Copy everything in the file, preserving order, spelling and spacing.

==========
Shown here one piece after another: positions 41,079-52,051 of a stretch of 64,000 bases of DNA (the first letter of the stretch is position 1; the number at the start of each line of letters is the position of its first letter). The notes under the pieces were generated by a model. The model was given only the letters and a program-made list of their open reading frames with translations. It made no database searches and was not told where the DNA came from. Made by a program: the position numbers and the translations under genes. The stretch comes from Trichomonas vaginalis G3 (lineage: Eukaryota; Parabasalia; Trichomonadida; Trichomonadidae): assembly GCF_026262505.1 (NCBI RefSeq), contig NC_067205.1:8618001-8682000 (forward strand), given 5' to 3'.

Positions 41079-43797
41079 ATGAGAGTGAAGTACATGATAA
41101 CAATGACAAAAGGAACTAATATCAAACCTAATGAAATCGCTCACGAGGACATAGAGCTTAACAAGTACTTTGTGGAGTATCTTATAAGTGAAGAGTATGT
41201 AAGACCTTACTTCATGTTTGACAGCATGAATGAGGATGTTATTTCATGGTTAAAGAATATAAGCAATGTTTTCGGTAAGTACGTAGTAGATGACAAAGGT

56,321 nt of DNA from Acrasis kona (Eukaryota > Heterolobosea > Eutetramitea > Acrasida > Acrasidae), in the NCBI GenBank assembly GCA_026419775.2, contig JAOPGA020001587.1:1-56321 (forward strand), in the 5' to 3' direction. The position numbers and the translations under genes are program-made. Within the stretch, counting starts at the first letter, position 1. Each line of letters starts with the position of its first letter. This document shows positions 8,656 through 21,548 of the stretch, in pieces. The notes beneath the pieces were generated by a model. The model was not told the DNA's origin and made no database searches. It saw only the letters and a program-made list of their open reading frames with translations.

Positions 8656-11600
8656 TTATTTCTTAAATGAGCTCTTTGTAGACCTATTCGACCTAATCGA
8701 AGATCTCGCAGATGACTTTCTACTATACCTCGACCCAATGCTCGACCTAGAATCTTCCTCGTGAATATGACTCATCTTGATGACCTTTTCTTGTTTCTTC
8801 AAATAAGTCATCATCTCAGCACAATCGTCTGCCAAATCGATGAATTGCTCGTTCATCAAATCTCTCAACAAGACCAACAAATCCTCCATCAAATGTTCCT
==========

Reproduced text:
Shown here one piece after another: positions 41,079-52,051 of a stretch of 64,000 bases of DNA (the first letter of the stretch is position 1; the number at the start of each line of letters is the position of its first letter). The notes under the pieces were generated by a model. The model was given only the letters and a program-made list of their open reading frames with translations. It made no database searches and was not told where the DNA came from. Made by a program: the position numbers and the translations under genes. The stretch comes from Trichomonas vaginalis G3 (lineage: Eukaryota; Parabasalia; Trichomonadida; Trichomonadidae): assembly GCF_026262505.1 (NCBI RefSeq), contig NC_067205.1:8618001-8682000 (forward strand), given 5' to 3'.

Positions 41079-43797
41079 ATGAGAGTGAAGTACATGATAA
41101 CAATGACAAAAGGAACTAATATCAAACCTAATGAAATCGCTCACGAGGACATAGAGCTTAACAAGTACTTTGTGGAGTATCTTATAAGTGAAGAGTATGT
41201 AAGACCTTACTTCATGTTTGACAGCATGAATGAGGATGTTATTTCATGGTTAAAGAATATAAGCAATGTTTTCGGTAAGTACGTAGTAGATGACAAAGGT

56,321 nt of DNA from Acrasis kona (Eukaryota > Heterolobosea > Eutetramitea > Acrasida > Acrasidae), in the NCBI GenBank assembly GCA_026419775.2, contig JAOPGA020001587.1:1-56321 (forward strand), in the 5' to 3' direction. The position numbers and the translations under genes are program-made. Within the stretch, counting starts at the first letter, position 1. Each line of letters starts with the position of its first letter. This document shows positions 8,656 through 21,548 of the stretch, in pieces. The notes beneath the pieces were generated by a model. The model was not told the DNA's origin and made no database searches. It saw only the letters and a program-made list of their open reading frames with translations.

Positions 8656-11600
8656 TTATTTCTTAAATGAGCTCTTTGTAGACCTATTCGACCTAATCGA
8701 AGATCTCGCAGATGACTTTCTACTATACCTCGACCCAATGCTCGACCTAGAATCTTCCTCGTGAATATGACTCATCTTGATGACCTTTTCTTGTTTCTTC
8801 AAATAAGTCATCATCTCAGCACAATCGTCTGCCAAATCGATGAATTGCTCGTTCATCAAATCTCTCAACAAGACCAACAAATCCTCCATCAAATGTTCCT